Bears, WR Allen Robinson let deadline pass without long-term deal

Predictably, the deadline for Robinson and the Bears to negotiate a long-term extension came and went Thursday afternoon with no action. He’ll play under the franchise tag.

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Bears receiver Allen Robinson is entering his fourth season with the team.

Phelan M. Ebenhack, AP Photos

The first time Bears wide receiver Allen Robinson played in a walk year, he was unlucky. On the third snap of the 2017 season with the Jaguars, Robinson tore the anterior cruciate ligament in his left knee while catching a 17-yard pass. He wouldn’t play again for a year, and when he did, it was with the Bears.

The second time Robinson played in a walk year, he was dominant. Last year, in the final season of a three-year contract with the Bears, Robinson caught 102 passes, tied for the second-most in franchise history. His 1,250 yards were the sixth-most in Bears history.

Robinson’s reward: another walk year.

Predictably, the deadline for Robinson and the Bears to negotiate a long-term extension came and went Thursday afternoon with no action. Of the seven NFL players facing the deadline, only one — Panthers tackle Taylor Moton — signed an extension Thursday.

That leaves Robinson to play on the one-year, $17.9 million franchise tag this year — the receiver signed the tender in March — and unable to negotiate a new contract until the season is over. If at all.

The 27-year-old will become an unrestricted free agent in March unless the Bears either give him the tag again — at about $21.5 million in 2022 — or finally agree to a long-term deal between the end of the season and the start of free agency.

Strapped for salary-cap space, the Bears could have bought themselves some flexibility by signing Robinson to an extension at any point in the last year-and-a-half. The two sides disagreed on his value, though, even as the Chargers’ four-year, $80.1 million extension for receiver Keenan Allen in September — with $43 million guaranteed — set a reasonable blueprint.

Around the time of Allen’s deal, Robinson’s camp asked the Bears about a trade.

The Bears could end up paying Robinson about $39.5 million over two years if they tag him again in 2022. Doing so has a cost: perhaps alienating a player who has done everything the Bears could have asked for in the three years since he signed. For that reason, among many, it’s baffling that general manager Ryan Pace couldn’t find a way to reach an extension dating back to January 2020.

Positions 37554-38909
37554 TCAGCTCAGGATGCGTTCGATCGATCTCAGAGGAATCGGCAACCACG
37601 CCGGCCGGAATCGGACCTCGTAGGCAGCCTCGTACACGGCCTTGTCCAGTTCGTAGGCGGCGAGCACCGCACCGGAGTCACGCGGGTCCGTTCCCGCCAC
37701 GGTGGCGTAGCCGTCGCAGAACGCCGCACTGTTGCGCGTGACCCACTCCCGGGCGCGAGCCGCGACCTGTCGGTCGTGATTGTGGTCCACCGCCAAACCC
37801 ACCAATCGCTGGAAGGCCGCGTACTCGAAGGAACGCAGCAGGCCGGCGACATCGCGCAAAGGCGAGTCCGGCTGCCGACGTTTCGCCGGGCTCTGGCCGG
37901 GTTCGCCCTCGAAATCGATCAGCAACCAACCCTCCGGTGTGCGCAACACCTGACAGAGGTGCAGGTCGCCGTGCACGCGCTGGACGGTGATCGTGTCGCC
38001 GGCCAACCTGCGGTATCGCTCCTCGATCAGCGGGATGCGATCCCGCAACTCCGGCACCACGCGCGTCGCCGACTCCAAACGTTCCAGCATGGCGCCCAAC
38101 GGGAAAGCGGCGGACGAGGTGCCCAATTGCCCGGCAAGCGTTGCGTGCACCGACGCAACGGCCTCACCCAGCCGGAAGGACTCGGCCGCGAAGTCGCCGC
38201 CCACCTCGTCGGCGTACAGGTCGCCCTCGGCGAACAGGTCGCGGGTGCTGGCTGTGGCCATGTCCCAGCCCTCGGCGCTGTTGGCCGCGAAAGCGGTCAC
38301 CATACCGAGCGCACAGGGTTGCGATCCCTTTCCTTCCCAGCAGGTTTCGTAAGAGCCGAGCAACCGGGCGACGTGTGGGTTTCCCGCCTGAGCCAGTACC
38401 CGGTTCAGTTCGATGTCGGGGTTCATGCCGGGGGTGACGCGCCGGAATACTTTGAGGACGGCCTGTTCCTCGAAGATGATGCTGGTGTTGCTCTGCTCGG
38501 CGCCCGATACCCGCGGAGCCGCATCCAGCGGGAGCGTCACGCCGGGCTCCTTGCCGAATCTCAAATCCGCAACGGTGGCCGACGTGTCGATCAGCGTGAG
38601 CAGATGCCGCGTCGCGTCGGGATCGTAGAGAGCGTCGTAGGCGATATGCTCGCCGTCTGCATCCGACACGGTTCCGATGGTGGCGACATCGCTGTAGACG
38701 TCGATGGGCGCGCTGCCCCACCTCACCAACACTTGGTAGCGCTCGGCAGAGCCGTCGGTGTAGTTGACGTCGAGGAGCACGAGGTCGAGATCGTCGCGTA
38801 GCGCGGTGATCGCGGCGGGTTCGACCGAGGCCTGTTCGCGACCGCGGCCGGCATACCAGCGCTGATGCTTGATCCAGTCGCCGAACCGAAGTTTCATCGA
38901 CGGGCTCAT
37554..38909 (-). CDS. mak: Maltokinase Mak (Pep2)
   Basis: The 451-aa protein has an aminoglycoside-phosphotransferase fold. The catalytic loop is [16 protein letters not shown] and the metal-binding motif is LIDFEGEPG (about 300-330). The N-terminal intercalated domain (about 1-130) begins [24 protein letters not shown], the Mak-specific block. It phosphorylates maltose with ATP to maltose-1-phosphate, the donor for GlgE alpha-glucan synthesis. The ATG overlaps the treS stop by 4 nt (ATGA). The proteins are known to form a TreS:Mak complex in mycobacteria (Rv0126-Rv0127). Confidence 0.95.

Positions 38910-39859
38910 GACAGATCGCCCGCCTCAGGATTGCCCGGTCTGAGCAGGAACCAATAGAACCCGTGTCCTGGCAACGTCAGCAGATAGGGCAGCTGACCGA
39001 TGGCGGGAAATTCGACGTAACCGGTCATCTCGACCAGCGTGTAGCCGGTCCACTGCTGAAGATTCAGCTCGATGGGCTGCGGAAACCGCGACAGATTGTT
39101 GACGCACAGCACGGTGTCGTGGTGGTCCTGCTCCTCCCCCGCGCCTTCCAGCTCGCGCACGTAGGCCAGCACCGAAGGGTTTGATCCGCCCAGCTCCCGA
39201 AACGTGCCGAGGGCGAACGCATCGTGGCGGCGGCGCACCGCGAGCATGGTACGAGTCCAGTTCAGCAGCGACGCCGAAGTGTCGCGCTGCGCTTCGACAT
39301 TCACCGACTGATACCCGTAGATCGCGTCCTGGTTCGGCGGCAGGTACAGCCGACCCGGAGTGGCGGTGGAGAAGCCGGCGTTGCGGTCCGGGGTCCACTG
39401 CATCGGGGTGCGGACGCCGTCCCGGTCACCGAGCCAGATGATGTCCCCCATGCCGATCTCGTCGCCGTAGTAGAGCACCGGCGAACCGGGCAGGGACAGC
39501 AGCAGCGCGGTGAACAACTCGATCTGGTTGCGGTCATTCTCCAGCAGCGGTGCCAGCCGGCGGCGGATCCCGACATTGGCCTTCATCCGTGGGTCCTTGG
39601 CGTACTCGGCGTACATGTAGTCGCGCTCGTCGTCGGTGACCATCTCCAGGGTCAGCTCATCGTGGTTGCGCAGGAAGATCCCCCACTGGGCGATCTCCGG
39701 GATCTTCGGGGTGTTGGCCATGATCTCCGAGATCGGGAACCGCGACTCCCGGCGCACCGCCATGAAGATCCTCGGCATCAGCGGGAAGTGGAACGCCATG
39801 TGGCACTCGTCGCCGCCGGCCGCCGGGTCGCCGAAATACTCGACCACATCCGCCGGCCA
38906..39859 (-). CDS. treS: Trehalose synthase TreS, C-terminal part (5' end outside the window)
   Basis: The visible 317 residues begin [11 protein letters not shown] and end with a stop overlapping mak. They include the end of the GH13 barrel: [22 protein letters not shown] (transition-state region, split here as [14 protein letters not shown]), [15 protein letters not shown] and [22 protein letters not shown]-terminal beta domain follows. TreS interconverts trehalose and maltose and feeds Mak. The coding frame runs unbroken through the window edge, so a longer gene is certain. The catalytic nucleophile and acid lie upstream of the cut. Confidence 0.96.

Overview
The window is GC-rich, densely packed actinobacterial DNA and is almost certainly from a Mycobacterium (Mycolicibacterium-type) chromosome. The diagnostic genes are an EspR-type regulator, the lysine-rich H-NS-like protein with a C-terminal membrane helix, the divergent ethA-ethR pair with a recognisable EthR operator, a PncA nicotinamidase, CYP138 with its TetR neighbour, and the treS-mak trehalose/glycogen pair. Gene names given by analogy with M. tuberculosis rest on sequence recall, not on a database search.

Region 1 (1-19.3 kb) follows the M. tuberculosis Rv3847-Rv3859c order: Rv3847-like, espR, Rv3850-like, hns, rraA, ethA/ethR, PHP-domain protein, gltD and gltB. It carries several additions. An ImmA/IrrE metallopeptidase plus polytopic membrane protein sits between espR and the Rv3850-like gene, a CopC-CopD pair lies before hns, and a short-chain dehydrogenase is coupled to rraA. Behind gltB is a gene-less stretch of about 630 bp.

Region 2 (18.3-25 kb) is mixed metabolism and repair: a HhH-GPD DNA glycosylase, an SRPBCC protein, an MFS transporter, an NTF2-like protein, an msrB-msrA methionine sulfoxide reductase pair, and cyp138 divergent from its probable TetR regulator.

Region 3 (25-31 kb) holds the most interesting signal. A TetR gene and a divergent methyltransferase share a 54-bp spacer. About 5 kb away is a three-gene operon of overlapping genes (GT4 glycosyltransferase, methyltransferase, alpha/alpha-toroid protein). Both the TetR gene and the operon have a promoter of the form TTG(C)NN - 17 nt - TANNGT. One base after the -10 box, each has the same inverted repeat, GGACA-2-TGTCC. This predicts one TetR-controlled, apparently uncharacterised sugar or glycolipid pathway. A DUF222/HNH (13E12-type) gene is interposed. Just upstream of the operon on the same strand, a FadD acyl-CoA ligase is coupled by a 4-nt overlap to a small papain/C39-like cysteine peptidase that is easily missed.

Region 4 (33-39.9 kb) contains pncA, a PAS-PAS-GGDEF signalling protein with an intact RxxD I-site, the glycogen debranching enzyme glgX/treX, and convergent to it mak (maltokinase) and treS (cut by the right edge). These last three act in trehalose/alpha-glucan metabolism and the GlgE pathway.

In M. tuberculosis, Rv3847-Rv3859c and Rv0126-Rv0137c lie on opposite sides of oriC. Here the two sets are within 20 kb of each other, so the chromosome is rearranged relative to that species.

Robinson has caught 255 passes for 3,151 yards with the Bears and established himself as a leader on and off the field. The Bears are betting on Robinson continuing to be just that, rather than using his contract situation as a reason to be disruptive. Robinson said a month ago he would not hold out of training camp, which stats July 27, if he couldn’t reach an extension.

A franchise that has given extensions to safety Eddie Jackson, guard Cody Whitehair, inside linebacker Danny Trevathan, running back Tarik Cohen, outside linebacker Mario Edwards and kicker Cairo Santos over the last two years — and could hand star Roquan Smith a new deal in the next month — has instead given Robinson something to prove in yet another walk year.

The receiver split his offseason between New York, South Florida and the Chicago area working on speed endurance, trying he said last month to “turn some eight-yard catches into 12-yard catches.” He said he has added muscle to his upper and lower body “so once we get late into the season, late into games, [I’m] still being able to be strong and make those plays.”

After catching six touchdown passes last year — tight end Jimmy Graham had eight— Robinson said he has been “honing in on what opponents are trying to do to us in the red zone, and how I can be better, and how I can assist my team more in the red zone when we do get down there.”

Do that in another contract year, and Robinson’s value will only go up.

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